cover image Daydreams of Angels

Daydreams of Angels

Heather O’Neill. Farrar, Straus and Giroux, $27 (368p) ISBN 978-0-374-28042-0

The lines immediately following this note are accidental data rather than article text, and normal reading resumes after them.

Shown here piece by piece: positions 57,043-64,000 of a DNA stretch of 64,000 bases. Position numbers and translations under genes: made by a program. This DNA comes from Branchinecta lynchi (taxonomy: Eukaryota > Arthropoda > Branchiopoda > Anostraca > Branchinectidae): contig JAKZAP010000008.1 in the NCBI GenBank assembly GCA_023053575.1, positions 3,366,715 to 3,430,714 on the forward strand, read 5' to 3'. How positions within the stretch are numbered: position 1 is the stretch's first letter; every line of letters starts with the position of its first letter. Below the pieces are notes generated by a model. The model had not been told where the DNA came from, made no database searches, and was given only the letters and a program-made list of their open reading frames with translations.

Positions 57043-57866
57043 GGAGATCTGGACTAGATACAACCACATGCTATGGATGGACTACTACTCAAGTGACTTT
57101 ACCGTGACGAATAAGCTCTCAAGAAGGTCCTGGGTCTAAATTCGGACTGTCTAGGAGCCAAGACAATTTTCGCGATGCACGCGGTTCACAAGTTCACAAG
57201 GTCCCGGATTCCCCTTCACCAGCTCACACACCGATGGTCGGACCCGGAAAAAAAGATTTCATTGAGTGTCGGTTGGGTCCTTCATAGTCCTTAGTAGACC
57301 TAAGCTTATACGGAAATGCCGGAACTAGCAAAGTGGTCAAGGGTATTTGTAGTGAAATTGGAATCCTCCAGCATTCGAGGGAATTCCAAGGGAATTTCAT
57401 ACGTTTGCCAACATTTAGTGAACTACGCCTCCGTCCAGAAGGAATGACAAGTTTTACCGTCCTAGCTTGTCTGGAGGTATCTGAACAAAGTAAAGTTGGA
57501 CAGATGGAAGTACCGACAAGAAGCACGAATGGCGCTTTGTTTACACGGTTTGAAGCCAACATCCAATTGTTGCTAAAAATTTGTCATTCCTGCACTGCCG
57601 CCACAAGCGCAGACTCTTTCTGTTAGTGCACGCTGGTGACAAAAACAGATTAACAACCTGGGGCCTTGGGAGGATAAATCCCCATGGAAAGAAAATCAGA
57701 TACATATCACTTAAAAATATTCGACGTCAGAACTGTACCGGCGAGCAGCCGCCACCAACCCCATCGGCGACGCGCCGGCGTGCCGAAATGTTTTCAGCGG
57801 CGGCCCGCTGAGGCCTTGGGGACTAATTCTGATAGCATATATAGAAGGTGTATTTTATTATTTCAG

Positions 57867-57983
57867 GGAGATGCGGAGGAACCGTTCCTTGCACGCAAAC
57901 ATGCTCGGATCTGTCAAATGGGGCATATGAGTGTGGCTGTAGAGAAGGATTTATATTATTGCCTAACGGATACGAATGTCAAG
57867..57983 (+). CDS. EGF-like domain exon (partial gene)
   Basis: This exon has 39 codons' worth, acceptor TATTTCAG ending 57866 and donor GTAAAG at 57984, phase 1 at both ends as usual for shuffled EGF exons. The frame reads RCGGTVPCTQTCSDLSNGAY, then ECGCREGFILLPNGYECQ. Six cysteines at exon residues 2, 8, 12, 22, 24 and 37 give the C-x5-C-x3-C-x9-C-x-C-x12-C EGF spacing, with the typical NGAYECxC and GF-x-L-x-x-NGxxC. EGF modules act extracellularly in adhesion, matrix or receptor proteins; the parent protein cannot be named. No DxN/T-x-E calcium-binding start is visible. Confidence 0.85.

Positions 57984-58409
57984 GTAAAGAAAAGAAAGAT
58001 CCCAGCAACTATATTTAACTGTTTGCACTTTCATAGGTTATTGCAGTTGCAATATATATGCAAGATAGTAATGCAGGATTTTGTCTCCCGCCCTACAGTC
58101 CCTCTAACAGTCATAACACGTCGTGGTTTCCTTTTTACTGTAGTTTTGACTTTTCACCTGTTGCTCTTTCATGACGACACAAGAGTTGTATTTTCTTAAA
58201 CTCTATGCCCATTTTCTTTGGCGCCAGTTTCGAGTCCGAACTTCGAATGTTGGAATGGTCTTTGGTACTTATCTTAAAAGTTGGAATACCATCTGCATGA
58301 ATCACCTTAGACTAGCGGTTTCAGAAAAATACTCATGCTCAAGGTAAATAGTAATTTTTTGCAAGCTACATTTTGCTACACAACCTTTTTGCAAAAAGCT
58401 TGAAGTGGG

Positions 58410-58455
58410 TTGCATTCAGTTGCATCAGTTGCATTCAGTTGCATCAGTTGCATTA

In this collection of strange and whimsical stories, O’Neill (The Girl Who Was Saturday Night) explores love and family in present-day Canada through quirky yarns filled with talking animals, modern versions of biblical characters, and countless other curiosities. Many are framed as stories told to children by their grandparents and, as such, are filled with the magical feel of fairy tales, where all things are possible. In the title story, a cherub is sent to Montreal during World War II and falls in love with Yvette, a beautiful and vivacious girl whose father has just been shipped off to fight in Normandy. A grandfather tells his grandchildren about his romantic adventures dating a half-swan, a half-deer, and a monkey-girl while working on Moreau’s island in “The Isles of Dr. Moreau.” In “Bartok for Children,” a Canadian solider is rescued from death during WWII by a French toy maker. The toy maker makes him a new clockwork heart and loves him as if he were his own son, but the toy parts in his body create some unexpected problems. “The Dreamlife of Toasters” centers on an exceptional android in the year 2112, who has an accident that leaves her with the human ability to understand humor. These stories are told with liveliness and wonder, but they often lack depth and complexity. O’Neill is at her best in the longer stories and the ones more grounded in reality, where she has a chance to develop her characters and explore their darkness. (Oct.)